Here’s to another Monday, Berkeley.
This past week brought a whirlwind of updates and changes to normal campus life. With classes moving online for the rest of the semester, the UC Berkeley population is undergoing massive change. The mélange of students coming and going produces a sense of departure, if not from the area, then from the normalcy and comfort of routine. So, for this week and the weeks to come, I will be recommending media to fit all sorts of moods. These selections speak to movement and departure, the transition between spaces and places.
If your week consists of departure, tune into Christine and the Queens’ new album, La Vita Nuova, which translates to “The New Life.” The French androgynous icon and her trailblazing group forge ahead in the electronic pop genre to create a space for love and loss. The album’s navigation of complex feelings is worked out through a range of soppy ballads and dance beats, all wrapped up in just six songs. Pay special attention to “Mountains (we met),” as it encapsulates all that arises with saying goodbye.
Speaking of similar sentiments, Björk’s album Debut is a quintessential guide to processing transitive yet fleeting feelings. Another euphoric icon, Björk works through her emotions with happier mixing and a voice that trembles with ecstatic delight in every wail. Personal favorites from this work include “Violently Happy” and “Aeroplane,” both of which showcase lyrics about departure with incredibly rooted rhythms.
Continuing with the transition narrative on Tuesday, leaf through Jack Kerouac’s “On the Road.” More than 60 years since its original publication, Kerouac remains at the forefront of American travel literature. Although it has been revealed that Kerouac never actually drove himself, his rambling, simplistic prose speaks for days about never-ending tarmac, with uncertainty afoot. The relatability of “On the Road” might provide some form of companionship in this time of isolation, the work celebrating the very feeling of alienation.
For Wednesday, add to your at-home consumption by following a few more online content creators. Watch James Barkman and his rusted yet trusted yellow Volkswagen van cruise up and down the West Coast, with Barkman occasionally departing to South America to extend his travels. An incredible photographer, Barkman captures the beauty of his surroundings, as well as the feeling of traveling the roads solo. Instead of the expected isolation from constant movement, Barkman communicates the self-reflection he exercises in his days alone, summed up in shots of his van or the occasionally encountered fellow traveler.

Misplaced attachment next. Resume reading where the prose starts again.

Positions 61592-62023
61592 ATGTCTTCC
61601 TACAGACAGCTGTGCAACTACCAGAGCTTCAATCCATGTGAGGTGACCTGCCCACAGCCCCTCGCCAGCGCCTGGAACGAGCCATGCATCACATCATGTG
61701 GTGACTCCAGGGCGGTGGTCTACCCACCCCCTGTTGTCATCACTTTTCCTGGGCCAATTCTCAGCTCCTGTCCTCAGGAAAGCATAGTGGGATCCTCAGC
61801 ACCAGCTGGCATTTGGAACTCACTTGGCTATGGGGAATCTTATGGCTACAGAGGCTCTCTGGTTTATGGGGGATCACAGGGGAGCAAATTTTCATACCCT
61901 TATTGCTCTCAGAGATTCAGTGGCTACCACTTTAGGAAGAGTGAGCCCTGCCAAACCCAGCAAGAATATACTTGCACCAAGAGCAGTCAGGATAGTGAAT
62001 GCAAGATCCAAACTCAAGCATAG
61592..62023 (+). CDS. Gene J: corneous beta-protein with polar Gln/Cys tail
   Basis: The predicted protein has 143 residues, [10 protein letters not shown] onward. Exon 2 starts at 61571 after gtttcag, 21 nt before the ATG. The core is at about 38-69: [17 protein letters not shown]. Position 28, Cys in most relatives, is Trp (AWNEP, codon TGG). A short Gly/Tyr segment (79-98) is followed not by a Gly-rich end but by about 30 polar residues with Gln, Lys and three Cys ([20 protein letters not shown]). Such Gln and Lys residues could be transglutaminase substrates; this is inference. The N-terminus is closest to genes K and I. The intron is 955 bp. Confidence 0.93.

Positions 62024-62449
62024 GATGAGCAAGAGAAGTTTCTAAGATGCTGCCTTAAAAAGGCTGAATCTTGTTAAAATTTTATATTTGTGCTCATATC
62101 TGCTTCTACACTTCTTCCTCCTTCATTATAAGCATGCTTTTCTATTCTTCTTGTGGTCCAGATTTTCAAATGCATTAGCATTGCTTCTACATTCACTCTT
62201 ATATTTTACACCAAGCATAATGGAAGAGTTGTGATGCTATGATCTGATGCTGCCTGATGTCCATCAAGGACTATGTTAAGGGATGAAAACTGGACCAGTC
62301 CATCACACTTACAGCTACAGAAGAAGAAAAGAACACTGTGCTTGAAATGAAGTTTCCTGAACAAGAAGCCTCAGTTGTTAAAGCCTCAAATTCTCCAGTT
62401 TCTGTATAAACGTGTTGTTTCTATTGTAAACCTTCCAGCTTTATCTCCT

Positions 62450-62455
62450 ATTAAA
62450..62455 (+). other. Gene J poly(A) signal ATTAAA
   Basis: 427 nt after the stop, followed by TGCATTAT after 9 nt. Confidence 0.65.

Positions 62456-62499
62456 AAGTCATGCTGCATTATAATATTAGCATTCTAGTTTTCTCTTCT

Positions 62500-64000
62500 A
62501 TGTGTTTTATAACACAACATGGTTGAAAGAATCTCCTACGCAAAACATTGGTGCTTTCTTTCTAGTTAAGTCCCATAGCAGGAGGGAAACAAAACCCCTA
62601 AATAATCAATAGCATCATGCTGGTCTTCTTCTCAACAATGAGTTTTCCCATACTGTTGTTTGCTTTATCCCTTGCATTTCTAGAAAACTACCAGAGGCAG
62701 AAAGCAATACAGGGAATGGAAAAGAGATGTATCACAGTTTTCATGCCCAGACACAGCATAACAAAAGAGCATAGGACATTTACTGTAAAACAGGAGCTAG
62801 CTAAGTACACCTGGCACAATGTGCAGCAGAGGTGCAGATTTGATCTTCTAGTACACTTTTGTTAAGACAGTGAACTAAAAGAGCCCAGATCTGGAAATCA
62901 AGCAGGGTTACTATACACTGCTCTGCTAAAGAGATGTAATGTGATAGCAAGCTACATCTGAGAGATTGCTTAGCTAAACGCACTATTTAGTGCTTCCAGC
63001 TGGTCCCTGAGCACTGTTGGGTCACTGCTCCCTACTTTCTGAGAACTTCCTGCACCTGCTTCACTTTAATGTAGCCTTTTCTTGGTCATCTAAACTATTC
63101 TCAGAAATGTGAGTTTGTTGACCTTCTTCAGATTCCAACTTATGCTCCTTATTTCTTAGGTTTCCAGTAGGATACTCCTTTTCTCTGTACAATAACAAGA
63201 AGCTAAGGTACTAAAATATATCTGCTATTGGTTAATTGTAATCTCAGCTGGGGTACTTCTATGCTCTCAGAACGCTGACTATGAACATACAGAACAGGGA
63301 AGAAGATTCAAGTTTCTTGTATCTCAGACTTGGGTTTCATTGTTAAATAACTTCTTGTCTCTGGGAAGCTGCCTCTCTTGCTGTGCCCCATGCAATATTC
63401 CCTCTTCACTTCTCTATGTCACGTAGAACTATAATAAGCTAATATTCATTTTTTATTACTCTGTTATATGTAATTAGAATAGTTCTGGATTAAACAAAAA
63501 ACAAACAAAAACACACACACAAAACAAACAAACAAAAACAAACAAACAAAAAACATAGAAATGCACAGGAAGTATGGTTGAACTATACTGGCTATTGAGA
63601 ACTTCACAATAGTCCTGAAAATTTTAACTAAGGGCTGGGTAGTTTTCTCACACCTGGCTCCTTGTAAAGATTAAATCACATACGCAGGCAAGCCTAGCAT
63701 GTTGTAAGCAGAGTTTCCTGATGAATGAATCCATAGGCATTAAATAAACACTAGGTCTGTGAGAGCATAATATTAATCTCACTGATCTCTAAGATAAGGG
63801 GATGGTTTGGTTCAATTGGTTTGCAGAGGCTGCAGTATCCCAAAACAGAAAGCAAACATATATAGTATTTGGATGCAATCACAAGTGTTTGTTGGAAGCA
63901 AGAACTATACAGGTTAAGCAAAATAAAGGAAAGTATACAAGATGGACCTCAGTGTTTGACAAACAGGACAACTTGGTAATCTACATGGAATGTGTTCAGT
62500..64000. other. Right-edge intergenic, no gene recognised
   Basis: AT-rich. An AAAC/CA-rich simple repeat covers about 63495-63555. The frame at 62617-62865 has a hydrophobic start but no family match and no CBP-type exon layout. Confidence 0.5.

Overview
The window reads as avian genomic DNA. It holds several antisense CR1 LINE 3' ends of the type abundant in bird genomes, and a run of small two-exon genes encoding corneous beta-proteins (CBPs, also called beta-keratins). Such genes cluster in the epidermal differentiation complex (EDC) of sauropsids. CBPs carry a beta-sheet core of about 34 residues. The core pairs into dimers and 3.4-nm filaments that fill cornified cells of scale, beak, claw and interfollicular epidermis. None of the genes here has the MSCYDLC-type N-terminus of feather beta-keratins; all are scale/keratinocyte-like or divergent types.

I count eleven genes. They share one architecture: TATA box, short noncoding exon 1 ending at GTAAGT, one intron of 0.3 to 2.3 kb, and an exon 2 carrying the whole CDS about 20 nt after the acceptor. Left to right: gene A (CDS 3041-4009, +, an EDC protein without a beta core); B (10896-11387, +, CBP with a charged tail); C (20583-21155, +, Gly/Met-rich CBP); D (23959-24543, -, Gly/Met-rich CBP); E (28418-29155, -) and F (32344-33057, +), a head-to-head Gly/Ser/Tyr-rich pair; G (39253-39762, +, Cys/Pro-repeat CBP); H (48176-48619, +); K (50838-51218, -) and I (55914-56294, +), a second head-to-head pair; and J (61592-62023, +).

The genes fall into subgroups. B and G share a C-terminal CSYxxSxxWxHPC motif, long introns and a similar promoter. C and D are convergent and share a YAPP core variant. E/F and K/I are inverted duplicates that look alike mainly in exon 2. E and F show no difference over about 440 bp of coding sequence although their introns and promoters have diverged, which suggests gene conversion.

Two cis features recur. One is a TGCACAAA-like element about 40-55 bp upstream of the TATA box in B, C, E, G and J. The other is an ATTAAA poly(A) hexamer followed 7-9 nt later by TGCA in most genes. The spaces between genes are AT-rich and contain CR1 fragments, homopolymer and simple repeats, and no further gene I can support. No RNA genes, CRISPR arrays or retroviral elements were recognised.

An interesting contrast to Barkman’s movement is looking at those who remain in their region for the near, and hard to project, future. i-D magazine recently published a piece on China’s youth, who are turning to creative outlets to flip their current quarantine into a productive period of artistic growth. While confined in their respective cities, people are turning to art as therapy, transforming this era of isolation into a fruitful, introspective period.
Following suit with an ode to isolation, turn to Time magazine’s “A Year in Space” on Thursday. As the title suggests, the documentary follows the American astronaut Scott Kelly and Russian cosmonaut Mikhail Kornienko on their journey to and residency in the International Space Station. Their time leading up to, during and following the mission is all detailed in spectacularly shot scenes that are immersive and simply breathtaking, with the wonder of human accomplishment and space itself displayed. The film also does justice to the people and places the two men leave behind on Earth, in addition to showing the physical and emotional distances that they are engaged with. The revolutionary work that came out of the mission, however, was clearly worth the time spent in space, especially with their appreciative return to Earth and all that is familiar.
The same feeling of return is fleshed out with Jérémy Clapin’s “I Lost My Body.” The imaginative animated feature focuses on a severed hand as it searches the entirety of Paris for its body. Now on Netflix, this charming film combines color and immense creativity to tell a story about determinism and the grounding feeling of home.
While departure often comes with pain and uncertainty, it makes the return all the more magnificent. Hopefully, these media picks are reminders of the good that can come from navigating transitive emotions, turning this time into productive self-reflection that makes us grateful for the places we leave.